When the Grammy Award nominations were announced in December, it was shocking to hear that the soundtrack for Ben Affleck’s movie was snubbed.
After all, soundtracks for “The Descendants,” “Midnight in Paris,””The Artist,” “The Girl With the Dragon Tattoo,” “Hugo” and even that Muppet movie were nominated. But the music for Affleck’s “Argo” was left off the list.
That affront to the actor/director, and all human decency for that matter, is probably why Affleck cleaned up at the Golden Globes.
But somehow, we must move on and recognize the worthy nominees for the 55th annual Grammy Awards. (Here’s a Spotify playlist for the Grammy nominees.)
The telecast itself should be entertaining, thanks to scheduled performances by Bruno Mars, Rihanna, Sting, The Black Keys, fun., the Lumineers, Mumford & Sons, Frank Ocean, Taylor Swift, Jack White, Elton John and Justin Timberlake. The star quotient remains high, with presenters including Beyoncé, Jennifer Lopez, Prince, Carly Rae Jepsen, Katy Perry, Neil Patrick Harris, Keith Urban and Faith Hill and Tim McGraw.
Unless Kanye West shows up to assail the Recording Academy for freezing out Affleck, the awarding of gilded gramophones should be fairly straightforward. But in the absence of another Adele sweep, it’s more difficult to predict the winners than it was last year.
Here are my predictions for who should win, who will win, and who shouldn’t, under any circumstances, take the gramophone home.
Record of the year (awarded to performer)
“Lonely Boy” • The Black Keys
“Stronger (What Doesn’t Kill You)” • Kelly Clarkson
“We Are Young” • fun., featuring Janelle Monáe
“Somebody That I Used To Know” • Gotye featuring Kimbra
“Thinkin’ Bout You” • Frank Ocean
“We Are Never Ever Getting Back Together” • Taylor Swift
Will win • Ocean might pull this out, as his feud with Chris Brown doesn’t hurt. Plus, his bravery of being open about his sexual orientation should earn him votes. Ocean’s atmospheric, well-produced “Thinkin’ Bout You” conveys heartbreak much more convincingly than Gotye ever could. (Plus, Kimbra steals the song from Gotye.)
Should win • Swift’s single annoyed more people than it delighted. But I was of the latter opinion, who thought the coupling of her acoustic guitar and Max Martin’s Swedish production was inspired.
Shouldn’t win • “We Are Young” is a good song, but it was the wrong fun. song to be nominated. The title track of “Some Nights” was the most smartly written record of the entire year, with singer Nate Ruess’ operatic arias about existential loneliness teaming up with heavy percussion and Afrobeat to rousing effect.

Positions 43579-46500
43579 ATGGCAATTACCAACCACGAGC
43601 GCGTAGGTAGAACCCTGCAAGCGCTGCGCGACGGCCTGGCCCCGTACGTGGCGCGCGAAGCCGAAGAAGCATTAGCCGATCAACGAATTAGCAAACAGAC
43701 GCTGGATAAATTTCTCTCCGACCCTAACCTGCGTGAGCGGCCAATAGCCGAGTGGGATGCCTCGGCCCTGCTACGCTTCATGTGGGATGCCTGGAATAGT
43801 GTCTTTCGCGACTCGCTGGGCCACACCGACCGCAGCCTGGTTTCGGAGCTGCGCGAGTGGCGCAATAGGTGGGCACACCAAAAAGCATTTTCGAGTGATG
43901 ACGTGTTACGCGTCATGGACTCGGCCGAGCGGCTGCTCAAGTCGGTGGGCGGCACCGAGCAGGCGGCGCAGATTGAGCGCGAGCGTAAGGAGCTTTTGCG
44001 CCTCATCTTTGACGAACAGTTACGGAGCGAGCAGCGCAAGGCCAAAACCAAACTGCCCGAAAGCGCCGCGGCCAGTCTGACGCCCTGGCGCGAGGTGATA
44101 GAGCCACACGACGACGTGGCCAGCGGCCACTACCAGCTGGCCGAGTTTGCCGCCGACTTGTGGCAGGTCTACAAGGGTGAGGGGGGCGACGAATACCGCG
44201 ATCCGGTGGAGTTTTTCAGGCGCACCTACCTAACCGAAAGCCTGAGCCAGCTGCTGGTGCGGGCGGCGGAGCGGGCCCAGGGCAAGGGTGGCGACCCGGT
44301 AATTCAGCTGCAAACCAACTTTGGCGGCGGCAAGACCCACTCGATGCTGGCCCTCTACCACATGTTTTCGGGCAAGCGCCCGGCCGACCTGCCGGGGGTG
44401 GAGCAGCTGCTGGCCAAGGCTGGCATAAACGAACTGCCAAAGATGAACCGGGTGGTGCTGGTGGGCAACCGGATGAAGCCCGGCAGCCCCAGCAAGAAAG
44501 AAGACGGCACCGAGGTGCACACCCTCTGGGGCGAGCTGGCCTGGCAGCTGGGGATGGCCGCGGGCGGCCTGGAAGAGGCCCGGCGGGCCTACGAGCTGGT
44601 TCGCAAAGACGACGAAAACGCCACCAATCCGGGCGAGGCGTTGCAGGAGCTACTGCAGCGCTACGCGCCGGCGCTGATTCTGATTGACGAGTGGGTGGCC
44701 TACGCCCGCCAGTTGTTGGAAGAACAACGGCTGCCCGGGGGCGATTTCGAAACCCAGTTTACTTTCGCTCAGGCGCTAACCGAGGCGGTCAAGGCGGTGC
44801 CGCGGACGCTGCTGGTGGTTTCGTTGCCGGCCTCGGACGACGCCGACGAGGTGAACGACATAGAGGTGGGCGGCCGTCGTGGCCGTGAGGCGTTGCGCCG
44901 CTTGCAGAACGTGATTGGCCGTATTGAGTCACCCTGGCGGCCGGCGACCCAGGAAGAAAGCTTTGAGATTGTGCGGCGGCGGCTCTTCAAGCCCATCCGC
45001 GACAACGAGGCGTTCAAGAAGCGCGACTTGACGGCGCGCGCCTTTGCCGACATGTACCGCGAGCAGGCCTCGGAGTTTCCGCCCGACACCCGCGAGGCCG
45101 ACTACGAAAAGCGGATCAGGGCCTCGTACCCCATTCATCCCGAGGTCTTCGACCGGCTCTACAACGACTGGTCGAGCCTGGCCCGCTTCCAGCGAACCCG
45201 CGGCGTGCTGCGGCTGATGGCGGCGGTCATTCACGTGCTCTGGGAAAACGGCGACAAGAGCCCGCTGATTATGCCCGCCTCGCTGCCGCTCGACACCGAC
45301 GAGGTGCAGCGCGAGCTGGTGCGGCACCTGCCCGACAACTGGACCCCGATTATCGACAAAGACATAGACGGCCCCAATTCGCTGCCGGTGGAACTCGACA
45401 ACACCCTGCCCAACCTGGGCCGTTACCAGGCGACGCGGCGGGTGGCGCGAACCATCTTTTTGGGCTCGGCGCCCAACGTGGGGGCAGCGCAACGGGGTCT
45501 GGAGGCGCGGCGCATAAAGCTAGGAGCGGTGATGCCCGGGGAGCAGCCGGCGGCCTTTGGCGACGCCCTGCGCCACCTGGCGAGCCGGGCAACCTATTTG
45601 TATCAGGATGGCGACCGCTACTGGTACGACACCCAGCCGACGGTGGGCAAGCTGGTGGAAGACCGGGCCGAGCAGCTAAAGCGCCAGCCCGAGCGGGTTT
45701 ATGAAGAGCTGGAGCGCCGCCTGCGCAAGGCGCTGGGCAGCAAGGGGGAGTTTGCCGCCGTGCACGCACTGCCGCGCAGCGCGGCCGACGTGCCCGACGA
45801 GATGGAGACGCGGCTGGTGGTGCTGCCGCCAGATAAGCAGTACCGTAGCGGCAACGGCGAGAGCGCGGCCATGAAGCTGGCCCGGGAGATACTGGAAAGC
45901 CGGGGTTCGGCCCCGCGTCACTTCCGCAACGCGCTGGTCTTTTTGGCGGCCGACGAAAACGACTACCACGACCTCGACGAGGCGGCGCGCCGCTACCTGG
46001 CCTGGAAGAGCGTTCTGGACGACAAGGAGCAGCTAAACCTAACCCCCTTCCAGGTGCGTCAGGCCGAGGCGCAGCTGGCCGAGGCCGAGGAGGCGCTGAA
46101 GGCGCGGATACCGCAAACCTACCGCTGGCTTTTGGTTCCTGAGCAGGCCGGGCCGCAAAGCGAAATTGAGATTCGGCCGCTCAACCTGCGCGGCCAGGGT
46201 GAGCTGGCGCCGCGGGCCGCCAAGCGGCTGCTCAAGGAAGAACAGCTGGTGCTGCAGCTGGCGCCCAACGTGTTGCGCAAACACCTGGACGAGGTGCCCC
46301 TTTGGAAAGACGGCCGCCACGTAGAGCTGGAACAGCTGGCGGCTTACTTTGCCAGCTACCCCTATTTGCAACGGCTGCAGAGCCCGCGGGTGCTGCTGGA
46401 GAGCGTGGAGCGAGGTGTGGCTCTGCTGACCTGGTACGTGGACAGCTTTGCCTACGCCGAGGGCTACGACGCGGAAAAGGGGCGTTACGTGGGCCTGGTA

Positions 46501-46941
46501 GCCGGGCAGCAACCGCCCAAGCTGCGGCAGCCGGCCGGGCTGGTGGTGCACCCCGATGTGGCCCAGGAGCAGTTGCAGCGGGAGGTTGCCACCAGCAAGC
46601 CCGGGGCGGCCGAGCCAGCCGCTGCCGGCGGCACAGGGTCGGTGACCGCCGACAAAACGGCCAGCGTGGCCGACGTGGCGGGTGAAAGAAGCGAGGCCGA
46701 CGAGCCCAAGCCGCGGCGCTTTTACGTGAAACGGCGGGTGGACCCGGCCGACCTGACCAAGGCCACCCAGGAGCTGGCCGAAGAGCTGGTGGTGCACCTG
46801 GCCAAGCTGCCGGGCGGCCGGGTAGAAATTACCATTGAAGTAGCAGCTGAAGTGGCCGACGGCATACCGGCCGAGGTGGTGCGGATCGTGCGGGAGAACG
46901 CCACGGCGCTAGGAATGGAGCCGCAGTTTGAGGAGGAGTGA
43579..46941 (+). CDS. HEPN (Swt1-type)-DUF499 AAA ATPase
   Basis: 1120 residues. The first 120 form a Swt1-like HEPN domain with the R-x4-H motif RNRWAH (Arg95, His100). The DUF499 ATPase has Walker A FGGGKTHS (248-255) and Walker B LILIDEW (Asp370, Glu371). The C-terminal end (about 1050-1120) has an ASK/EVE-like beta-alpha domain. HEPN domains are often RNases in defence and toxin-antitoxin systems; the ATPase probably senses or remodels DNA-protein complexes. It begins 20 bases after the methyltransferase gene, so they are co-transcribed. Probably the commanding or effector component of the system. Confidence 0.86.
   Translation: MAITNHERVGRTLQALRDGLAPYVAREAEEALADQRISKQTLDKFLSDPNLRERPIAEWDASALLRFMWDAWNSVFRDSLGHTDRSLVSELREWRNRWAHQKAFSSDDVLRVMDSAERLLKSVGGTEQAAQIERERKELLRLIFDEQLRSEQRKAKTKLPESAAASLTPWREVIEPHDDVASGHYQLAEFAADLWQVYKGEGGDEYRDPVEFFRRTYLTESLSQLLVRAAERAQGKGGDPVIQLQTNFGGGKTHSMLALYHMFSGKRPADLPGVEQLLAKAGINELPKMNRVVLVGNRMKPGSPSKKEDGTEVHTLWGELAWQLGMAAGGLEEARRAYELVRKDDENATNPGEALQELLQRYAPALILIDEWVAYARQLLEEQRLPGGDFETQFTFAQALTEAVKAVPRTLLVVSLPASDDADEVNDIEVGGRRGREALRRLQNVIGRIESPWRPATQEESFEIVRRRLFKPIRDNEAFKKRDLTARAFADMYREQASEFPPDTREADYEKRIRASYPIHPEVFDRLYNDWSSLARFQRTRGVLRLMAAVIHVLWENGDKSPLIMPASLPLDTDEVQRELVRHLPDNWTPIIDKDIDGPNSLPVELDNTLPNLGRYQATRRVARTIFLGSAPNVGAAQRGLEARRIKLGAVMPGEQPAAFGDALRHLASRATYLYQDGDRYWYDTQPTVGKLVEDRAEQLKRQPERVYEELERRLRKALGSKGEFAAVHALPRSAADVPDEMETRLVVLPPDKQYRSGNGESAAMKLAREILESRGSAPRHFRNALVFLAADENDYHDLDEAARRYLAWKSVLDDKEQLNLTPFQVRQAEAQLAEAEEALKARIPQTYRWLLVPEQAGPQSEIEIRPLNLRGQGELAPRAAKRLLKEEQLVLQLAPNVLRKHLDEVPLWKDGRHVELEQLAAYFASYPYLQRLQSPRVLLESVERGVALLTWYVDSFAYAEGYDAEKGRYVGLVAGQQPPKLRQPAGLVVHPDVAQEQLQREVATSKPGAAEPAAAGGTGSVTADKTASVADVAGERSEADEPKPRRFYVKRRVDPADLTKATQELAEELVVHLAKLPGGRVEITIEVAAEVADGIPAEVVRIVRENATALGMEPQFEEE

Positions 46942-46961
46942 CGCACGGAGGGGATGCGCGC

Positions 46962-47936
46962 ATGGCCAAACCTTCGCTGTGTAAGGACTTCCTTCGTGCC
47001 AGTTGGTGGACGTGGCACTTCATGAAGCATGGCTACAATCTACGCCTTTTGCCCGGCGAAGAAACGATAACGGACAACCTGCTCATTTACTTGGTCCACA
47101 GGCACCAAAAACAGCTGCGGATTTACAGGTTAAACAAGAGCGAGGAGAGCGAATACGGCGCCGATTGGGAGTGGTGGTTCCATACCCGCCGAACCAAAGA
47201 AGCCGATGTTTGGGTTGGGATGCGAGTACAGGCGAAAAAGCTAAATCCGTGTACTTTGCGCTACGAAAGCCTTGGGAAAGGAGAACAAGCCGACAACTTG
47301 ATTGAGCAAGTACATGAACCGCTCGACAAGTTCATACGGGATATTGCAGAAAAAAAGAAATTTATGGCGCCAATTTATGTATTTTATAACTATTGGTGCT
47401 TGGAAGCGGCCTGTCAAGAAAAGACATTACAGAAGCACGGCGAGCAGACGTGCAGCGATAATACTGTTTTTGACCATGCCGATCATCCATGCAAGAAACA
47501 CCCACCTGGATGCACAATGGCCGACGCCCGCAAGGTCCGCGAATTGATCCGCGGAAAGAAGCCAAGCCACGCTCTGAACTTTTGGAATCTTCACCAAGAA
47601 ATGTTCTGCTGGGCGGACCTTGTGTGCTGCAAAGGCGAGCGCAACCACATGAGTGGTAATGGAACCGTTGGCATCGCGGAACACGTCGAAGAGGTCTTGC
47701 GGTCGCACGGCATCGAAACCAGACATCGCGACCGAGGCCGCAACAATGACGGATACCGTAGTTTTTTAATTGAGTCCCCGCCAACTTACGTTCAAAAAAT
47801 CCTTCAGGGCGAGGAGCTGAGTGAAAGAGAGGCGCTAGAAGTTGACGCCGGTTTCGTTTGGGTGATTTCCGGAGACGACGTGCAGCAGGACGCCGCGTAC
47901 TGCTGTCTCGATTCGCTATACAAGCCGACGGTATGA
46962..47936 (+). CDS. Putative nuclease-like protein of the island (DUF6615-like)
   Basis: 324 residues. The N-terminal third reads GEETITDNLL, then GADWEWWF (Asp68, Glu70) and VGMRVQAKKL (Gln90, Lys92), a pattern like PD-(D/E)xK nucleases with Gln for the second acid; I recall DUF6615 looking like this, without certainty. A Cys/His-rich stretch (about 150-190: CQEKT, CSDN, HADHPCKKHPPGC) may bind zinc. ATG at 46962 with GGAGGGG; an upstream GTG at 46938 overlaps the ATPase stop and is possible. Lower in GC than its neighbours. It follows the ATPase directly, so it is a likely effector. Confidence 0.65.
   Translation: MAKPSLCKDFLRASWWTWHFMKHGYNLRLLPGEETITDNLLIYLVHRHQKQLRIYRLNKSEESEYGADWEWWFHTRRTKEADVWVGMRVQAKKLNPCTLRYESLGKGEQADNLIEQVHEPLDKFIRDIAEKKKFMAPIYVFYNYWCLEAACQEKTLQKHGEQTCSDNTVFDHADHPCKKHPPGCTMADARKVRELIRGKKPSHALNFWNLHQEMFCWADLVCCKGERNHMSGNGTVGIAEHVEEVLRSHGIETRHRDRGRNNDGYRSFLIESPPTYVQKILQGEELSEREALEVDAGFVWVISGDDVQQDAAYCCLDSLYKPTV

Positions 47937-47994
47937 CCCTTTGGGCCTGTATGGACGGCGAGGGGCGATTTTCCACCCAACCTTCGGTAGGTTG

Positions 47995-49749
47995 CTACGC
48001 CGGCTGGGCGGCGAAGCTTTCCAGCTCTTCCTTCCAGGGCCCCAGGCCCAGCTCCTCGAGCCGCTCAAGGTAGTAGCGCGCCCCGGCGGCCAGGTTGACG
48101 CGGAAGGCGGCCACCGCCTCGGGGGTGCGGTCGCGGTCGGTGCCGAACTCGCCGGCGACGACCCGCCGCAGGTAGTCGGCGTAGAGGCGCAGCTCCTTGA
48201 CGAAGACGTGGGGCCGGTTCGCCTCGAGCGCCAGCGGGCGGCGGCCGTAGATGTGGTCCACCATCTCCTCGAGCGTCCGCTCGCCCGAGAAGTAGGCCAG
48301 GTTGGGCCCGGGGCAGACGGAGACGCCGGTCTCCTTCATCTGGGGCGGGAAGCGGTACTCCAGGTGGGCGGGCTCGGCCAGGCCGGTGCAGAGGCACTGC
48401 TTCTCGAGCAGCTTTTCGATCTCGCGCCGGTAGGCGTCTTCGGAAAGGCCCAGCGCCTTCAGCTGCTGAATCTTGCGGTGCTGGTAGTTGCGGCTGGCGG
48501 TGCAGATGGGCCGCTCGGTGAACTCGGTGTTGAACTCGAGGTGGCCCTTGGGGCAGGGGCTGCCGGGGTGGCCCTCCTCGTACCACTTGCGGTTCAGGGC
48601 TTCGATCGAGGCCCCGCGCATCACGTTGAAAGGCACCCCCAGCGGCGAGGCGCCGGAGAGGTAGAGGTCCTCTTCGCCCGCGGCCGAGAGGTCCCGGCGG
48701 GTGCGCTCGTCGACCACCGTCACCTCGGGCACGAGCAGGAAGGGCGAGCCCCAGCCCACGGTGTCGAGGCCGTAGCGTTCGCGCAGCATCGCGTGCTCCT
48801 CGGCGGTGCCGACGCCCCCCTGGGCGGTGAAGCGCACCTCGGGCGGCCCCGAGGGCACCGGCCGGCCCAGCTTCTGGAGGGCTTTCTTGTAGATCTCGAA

Album of the year
“El Camino” • The Black Keys
“Some Nights” • fun.
“Babel” • Mumford & Sons
“Channel Orange” • Frank Ocean
“Blunderbuss” • Jack White
Will win • With the rock albums canceling each other out, and fun.’s nomination on the basis of two good singles (“We Are Young” and the title track), the race is between Mumford & Sons and Ocean. Mumford & Sons is one of the few acts whose songs are aired on country, rock, alt-rock and bluegrass radio stations, and it’s difficult to find anyone who downright hates that quartet. The album is more of an accessible crowd-pleaser than Ocean’s challenging album and will beat out Ocean by a nose.
Should win • “Blunderbuss” was one of the best rock albums of the year and was included on my Top 10 list, but Ocean’s R&B masterpiece was No. 1.
Shouldn’t win • “El Camino” and “Some Nights” were simply OK albums, with a few gems but overall not remarkable efforts.
Song of the year (awarded to the songwriter)
“The A Team” • Ed Sheeran
“Adornæ” • Miguel Pimentel
“Call Me Maybe” • Tavish Crowe, Carly Rae Jepsen, Josh Ramsay
“Stronger (What Doesn’t Kill You)” • Jörgen Elofsson, David Gamson, Greg Kurstin and Ali Tamposi
“We Are Young” • Jack Antonoff, Jeff Bhasker, Andrew Dost and Nate Ruess
Will win • fun.’s stirring chorus, along with producer Jeff Bhasker’s hip-hop-influenced wizardry at the soundboard, will ensure that fun. doesn’t get shut out of the three major categories.
Should win • I have a soft spot for “The A Team,” a deceptively simple song about a young woman addicted to heroin with an unconventional melody that gets better each time you hear it. But you know what? Is there one person in the world who heard “Call Me Maybe” for the first time and didn’t hum along? It might be underwhelming when you look at it lyrically, yet it’s still an irresistible tune — though too many music snobs will pooh-pooh it.
Shouldn’t win • Clarkson had no hand in writing her hit “Stronger (What Doesn’t Kill You),” and she needs to find a different shtick beyond girl-power anthems. Great singer, weak material.
Best new artist